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Season Ticket : Genuine Autumn--Complete With Changing Leaves, Pumpkins and Fresh Apple Cider--Is Just Over the Hill

October 29, 1988|ROBERT H. KNIGHT | Times Staff Writer

Ah, the lure of cold-weather culture.

Where is it written that autumn comes clothed in brilliant reds and golds, chilly nights and brisk days? That children bundle up to pick out their pumpkins while grown-ups sip hot apple cider?

Lots of books, that's where.

It is the Official View of Autumn. It says right here in one of those books--published back East--that autumn is when Jack Frost softly glazes that land with icy dew, and kids get to jump into huge piles of gaudily colored leaves.

Well, not in Orange County. At least, not to any great extent. Here, we measure fall by the empty beaches, less-crowded restaurants, school activities, elections and a stray deciduous tree here and there doing its exhibitionist best to shed its coat like its cousins in colder climes.

But those hankering for a taste of the Real Autumn are not entirely out of luck. They have only to hop into their cars and head for Oak Glen.

There, a 1 1/2- to 2-hour drive from most of Orange County, is a picturesque mountain community of apple and cherry orchards and enough oaks to make Chip 'n' Dale think they died and went to Acorn Central. It is as if the Starship Enterprise beamed you into New England, except for the drier air and occasional lizard.

And while you are ogling the fall colors, you can reacquaint yourself with perhaps the most American of foods.

In Oak Glen, the apple is king, all the oaks notwithstanding.

At nearly a mile high, Oak Glen and neighboring Cherry Valley have the brisk climate to produce 26 varieties of apples, from the popular Red Delicious to the more exotic Arkansas Black. Also grown there, in lesser numbers, are pears, cherries, raspberries, chestnuts, gourds, Indian corn, pumpkins, quinces and winter squash.

Depending on the weather, the leaves change in late October, and the apple season, which began in September, extends to early December. This year, warm weather has delayed the process, so the leaves should be changing through November. Only fools and strangers bet on the exact week.

But visitors in the next few weeks will experience all the trappings of fall: majestic, leafy oaks, piles o' pumpkins, scarecrows, weathered fences, acorns underfoot, hot apple cider and enough other apple products to keep the doctor away at least until spring. These include apple fritters, apple dumplings, apple tarts, caramel apples, apple candy, candied apples, apple cake and, of course, apple pies. Most of the orchards are situated along Oak Glen Road's "loop." There are outlets about every mile or every few hundred yards, depending on where you are on the loop, which can be approached either from Yucaipa to the west or Beaumont to the south.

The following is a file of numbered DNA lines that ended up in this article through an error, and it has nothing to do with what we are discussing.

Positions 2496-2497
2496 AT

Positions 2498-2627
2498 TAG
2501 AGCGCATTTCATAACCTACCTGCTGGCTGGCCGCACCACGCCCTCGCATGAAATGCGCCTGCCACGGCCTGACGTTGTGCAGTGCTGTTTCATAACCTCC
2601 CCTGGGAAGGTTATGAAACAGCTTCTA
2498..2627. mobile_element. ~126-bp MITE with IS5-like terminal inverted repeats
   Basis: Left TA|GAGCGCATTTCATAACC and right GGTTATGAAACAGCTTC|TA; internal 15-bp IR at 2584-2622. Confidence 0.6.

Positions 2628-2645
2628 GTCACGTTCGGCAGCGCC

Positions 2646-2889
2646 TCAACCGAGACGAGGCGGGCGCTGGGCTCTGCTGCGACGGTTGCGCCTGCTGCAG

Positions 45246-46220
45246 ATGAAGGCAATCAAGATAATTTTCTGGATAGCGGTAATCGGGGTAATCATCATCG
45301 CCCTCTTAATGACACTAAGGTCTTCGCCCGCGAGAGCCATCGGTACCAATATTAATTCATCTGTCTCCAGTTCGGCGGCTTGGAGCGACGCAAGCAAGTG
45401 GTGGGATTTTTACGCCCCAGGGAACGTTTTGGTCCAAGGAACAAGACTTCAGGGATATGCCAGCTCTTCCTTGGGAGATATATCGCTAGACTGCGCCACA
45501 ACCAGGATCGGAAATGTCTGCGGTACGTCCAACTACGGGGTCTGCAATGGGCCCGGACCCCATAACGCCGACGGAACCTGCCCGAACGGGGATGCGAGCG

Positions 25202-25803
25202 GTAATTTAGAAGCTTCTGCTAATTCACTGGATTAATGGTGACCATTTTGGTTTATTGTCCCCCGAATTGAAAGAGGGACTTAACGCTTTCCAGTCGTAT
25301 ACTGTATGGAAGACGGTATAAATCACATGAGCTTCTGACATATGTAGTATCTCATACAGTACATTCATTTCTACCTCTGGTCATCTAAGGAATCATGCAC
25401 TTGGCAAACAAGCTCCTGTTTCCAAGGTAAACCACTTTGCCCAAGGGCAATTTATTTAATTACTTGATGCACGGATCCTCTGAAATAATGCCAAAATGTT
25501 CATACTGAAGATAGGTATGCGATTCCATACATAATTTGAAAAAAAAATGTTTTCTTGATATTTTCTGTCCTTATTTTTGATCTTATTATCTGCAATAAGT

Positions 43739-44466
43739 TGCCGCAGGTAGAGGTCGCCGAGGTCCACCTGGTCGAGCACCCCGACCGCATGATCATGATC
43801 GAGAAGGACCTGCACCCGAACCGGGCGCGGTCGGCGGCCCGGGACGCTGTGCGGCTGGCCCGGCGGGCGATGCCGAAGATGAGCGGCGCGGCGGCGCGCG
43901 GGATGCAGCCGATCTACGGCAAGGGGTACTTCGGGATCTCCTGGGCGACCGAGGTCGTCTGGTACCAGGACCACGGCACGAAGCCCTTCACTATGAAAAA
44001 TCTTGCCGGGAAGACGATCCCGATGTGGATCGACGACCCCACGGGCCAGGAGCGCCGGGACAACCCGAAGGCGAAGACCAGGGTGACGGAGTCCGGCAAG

Another attraction, at least to those of geological bent, is the presence of the huge Banning Fault, which runs through the valley and intersects with the southern leg of the San Andreas. Although the folks in Oak Glen are happy to answer any questions about oaks or apples, they are decidedly quiet when it comes to the geological strata. They acknowledge it, but reluctantly, as you would own up to having a weird relative. It's as if the townspeople would like to say, all at once: "It's not our fault! How do you like them apples!"

Can you blame them? This is darn near paradise up here.

Settled in 1866, the glen is spread over rolling hills 5,000 feet up along the Riverside and San Bernardino county border in the shadow of 11,485-foot Mt. San Gorgonio. Fifteen ranches grow a total of more than 360 acres of apples. Several orchards offer "U-pick" outings (most of which are now closed, due to the warmer-than-usual weather), and some have quite elaborate stores.

One such operation has two locations: Snow-line Orchards in Oak Glen and Four Oaks Ranch in Cherry Valley, about a 15-minute drive from Oak Glen.

The apples grown at Four Oaks are sold at both places and are pressed into cider at Snow-line in a 100-year-old cider mill. Four Oaks has an open, mountaintop feel to it, with scenic vistas; a small zoo with ponies, hogs, goats, ducks and guinea hens; a U-pick orchard, and a U-squeeze cider shack. The U-pick orchard is nearly picked out, but the cart rides out to the orchards will continue in any case. The apple store and cider shack at Four Oaks will remain open through this weekend, and operations will then move to the Snow-Line store.

Snow-line is nestled in a tree-lined hollow and has a shaded picnic area under what the owners say is the oldest chestnut tree in California. There is no U-pick operation here, except for the chestnuts, which are usually scarfed up by curious picnickers before the farm workers can get to them.

Owners Mert and Shirley Hudson have been leasing and running Snow-line for 15 years, ever since Mert, 56, retired after 22 years in the Army. For the past 8 years they have been assisted by Mert's parents, Mason and Irene Simpson, who are known around the valley as Ma and Pa Apple.

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